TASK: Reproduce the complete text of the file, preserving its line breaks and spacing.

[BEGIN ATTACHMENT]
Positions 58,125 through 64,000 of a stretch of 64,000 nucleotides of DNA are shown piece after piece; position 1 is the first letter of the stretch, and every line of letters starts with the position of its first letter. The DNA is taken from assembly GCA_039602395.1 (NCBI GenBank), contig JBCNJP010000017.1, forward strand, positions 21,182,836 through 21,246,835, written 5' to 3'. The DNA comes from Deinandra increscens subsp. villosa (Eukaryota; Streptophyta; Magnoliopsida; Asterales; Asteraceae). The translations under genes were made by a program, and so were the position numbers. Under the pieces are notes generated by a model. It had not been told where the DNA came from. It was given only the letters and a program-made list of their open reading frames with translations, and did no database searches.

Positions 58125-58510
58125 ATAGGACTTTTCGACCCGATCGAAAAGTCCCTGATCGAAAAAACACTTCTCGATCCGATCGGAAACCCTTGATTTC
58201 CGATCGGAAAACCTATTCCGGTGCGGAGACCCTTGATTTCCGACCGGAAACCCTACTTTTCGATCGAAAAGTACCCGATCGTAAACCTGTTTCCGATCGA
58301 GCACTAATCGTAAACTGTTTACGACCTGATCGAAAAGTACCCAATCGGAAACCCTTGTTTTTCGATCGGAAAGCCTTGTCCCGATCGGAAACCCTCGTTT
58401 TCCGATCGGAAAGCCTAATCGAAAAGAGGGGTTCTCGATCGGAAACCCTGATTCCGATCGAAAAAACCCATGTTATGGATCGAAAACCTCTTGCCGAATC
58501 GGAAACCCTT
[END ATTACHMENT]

Positions 58,125 through 64,000 of a stretch of 64,000 nucleotides of DNA are shown piece after piece; position 1 is the first letter of the stretch, and every line of letters starts with the position of its first letter. The DNA is taken from assembly GCA_039602395.1 (NCBI GenBank), contig JBCNJP010000017.1, forward strand, positions 21,182,836 through 21,246,835, written 5' to 3'. The DNA comes from Deinandra increscens subsp. villosa (Eukaryota; Streptophyta; Magnoliopsida; Asterales; Asteraceae). The translations under genes were made by a program, and so were the position numbers. Under the pieces are notes generated by a model. It had not been told where the DNA came from. It was given only the letters and a program-made list of their open reading frames with translations, and did no database searches.

Positions 58125-58510
58125 ATAGGACTTTTCGACCCGATCGAAAAGTCCCTGATCGAAAAAACACTTCTCGATCCGATCGGAAACCCTTGATTTC
58201 CGATCGGAAAACCTATTCCGGTGCGGAGACCCTTGATTTCCGACCGGAAACCCTACTTTTCGATCGAAAAGTACCCGATCGTAAACCTGTTTCCGATCGA
58301 GCACTAATCGTAAACTGTTTACGACCTGATCGAAAAGTACCCAATCGGAAACCCTTGTTTTTCGATCGGAAAGCCTTGTCCCGATCGGAAACCCTCGTTT
58401 TCCGATCGGAAAGCCTAATCGAAAAGAGGGGTTCTCGATCGGAAACCCTGATTCCGATCGAAAAAACCCATGTTATGGATCGAAAACCTCTTGCCGAATC
58501 GGAAACCCTT